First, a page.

Springfield Baptist Church in Augusta traces its roots to the year 1773, bolstering its claim to be the oldest African American congregation in the United States. Served by African American pastors during the antebellum years, Springfield had the largest membership of any church in the Georgia Baptist Association. Some of its members emigrated to Liberia, and the church maintained a missionary connection with that country.
Springfield offered Sunday school instruction in 1859, even though such classes were banned by the prevailing slave codes. In 1866 the church hosted the first meeting of the postwar Georgia Equal Rights Association, which became the Georgia Republican Party a year later. The Augusta Baptist Institute was founded at the church; twelve years later it moved to Atlanta and grew into Morehouse College.
Savannah’s First African and First Bryan Baptist churches have long contested with each other for the title of “oldest” church. The origins of the Augusta and Savannah churches are intertwined. Around 1773 a roving evangelist named Wait Palmer organized a church among George Galphin’s slaves at his Silver Bluff, South Carolina, plantation, located twelve miles below Augusta on the Savannah River. Among the original members were two who played major roles in black Baptist history, David George and Jesse Peters. George later left an account of his life, including his escape from slavery in Virginia, his flight into the Indian country, and his association with the traders employed by George Galphin. George recounted how “Brother Palmer formed us into a church and gave us the Lord’s Supper at Silver Bluff.” Galphin’s children taught George to read, and he began preaching to the little congregation on the plantation. George Liele, a slave of Henry Sharp and a member of the mostly white Buckhead Baptist Church, also preached at Silver Bluff.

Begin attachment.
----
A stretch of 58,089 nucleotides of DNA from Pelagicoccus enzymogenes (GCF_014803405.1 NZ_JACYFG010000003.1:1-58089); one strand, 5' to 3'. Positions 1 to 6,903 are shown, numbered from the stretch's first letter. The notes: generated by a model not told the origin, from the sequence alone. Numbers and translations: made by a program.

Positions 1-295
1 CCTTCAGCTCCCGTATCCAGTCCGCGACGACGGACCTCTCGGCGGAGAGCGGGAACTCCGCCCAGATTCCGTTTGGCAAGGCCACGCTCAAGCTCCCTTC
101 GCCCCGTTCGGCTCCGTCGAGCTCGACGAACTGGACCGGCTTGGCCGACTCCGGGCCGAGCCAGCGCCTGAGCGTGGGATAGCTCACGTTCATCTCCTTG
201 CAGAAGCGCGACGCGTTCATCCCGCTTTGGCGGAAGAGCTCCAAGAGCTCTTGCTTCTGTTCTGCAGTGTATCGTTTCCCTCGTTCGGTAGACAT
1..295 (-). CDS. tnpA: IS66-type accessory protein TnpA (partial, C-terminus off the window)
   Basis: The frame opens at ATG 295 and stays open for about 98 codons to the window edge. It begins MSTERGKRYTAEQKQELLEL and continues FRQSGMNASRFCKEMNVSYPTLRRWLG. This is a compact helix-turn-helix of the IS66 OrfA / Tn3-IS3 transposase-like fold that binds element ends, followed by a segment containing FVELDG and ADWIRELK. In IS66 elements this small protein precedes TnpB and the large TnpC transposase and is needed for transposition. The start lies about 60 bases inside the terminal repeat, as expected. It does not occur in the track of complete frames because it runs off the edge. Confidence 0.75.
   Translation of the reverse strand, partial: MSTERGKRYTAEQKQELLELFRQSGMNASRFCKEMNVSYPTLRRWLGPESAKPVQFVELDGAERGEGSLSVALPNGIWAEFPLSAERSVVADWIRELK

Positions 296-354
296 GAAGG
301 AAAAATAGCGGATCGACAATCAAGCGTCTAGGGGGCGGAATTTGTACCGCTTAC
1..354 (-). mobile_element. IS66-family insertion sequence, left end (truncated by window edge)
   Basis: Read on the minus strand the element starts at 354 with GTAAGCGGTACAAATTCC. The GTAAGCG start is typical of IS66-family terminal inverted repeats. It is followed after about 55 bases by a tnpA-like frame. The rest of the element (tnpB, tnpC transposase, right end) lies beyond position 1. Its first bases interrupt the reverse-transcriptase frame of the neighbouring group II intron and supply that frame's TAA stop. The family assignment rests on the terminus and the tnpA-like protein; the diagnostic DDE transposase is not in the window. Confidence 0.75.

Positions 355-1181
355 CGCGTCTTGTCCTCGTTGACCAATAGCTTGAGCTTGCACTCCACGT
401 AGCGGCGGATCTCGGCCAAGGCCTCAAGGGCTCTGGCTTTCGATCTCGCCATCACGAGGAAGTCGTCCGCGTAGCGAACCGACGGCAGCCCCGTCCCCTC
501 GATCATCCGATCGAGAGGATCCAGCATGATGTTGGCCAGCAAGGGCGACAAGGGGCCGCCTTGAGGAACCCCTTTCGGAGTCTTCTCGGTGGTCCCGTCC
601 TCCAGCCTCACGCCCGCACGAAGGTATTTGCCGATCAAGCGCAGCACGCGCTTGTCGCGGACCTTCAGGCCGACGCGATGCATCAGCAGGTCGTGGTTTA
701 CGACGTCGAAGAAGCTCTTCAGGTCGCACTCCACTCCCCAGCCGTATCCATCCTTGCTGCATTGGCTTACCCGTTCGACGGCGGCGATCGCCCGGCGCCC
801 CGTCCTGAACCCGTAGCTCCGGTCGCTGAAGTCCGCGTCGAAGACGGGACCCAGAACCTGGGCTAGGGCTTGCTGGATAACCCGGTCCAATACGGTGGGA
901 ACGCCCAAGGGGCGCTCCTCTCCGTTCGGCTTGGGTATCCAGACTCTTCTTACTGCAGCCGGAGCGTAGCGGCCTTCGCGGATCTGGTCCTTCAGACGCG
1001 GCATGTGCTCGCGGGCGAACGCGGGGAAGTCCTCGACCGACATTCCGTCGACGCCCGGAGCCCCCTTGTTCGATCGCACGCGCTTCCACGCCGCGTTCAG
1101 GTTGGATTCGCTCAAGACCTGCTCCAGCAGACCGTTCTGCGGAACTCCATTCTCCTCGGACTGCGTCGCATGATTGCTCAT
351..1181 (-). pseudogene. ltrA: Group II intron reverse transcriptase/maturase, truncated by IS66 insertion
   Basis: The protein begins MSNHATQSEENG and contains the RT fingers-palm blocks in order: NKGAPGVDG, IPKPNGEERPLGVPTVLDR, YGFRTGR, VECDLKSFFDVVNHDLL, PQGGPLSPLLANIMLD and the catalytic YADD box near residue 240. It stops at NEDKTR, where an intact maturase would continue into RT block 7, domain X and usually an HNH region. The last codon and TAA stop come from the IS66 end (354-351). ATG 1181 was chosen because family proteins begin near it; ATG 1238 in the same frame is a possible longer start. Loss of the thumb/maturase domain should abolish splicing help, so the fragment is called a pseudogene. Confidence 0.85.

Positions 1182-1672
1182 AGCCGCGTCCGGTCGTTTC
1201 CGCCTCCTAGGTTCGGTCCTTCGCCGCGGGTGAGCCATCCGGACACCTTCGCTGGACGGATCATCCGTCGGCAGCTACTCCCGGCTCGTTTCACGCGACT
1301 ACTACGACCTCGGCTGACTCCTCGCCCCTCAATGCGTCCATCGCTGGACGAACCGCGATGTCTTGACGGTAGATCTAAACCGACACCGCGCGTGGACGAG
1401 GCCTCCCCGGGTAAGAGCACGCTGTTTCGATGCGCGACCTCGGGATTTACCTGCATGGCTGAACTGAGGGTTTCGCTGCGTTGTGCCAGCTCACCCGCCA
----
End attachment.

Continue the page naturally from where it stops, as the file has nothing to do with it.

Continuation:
George Galphin took the patriot side in the American Revolution (1775-83). In 1779, during the British occupation of Georgia, about ninety of Galphin’s slaves, among them George and Peters, sought refuge with British commander Archibald Campbell. They were later joined in Savannah by Liele, whose master was killed in a skirmish with patriot forces. The refugees formed a church in Savannah. When the British evacuated Savannah in 1782, George and many members of the church went to Nova Scotia and founded one of the first, if not the first, African American church there. The inhospitable climate, and an unfriendly reception by some of the inhabitants, caused George and his followers to migrate to Sierra Leone, where they established a church and a community. Meanwhile Liele and others of the Savannah church left Georgia for Jamaica.
Peters returned to Silver Bluff with members who chose to live in Georgia. According to an account given by Liele in Jamaica, Peters “preaches near Augusta, in South Carolina, where I used to preach.” Peters, who took the name Galphin, was likely a free black in 1788 when he joined white Abraham Marshall in ordaining Andrew Bryan in Savannah. Partly on the basis of that event, today’s Springfield Church uses the year 1787 as the date of its location in the village of Springfield, which was annexed by the city of Augusta in 1798. After studying the origins of the various churches, historian Walter Brooks concludes, “the oldest Negro Baptist church in this country today is that at Augusta, Georgia, having existed at Silver Bluff, South Carolina, from the period 1774-1775 to the year 1793, before becoming a Georgia institution.” The country’s first non-Baptist African American church was Richard Allen’s African Methodist Episcopal Church, established in Philadelphia in 1787.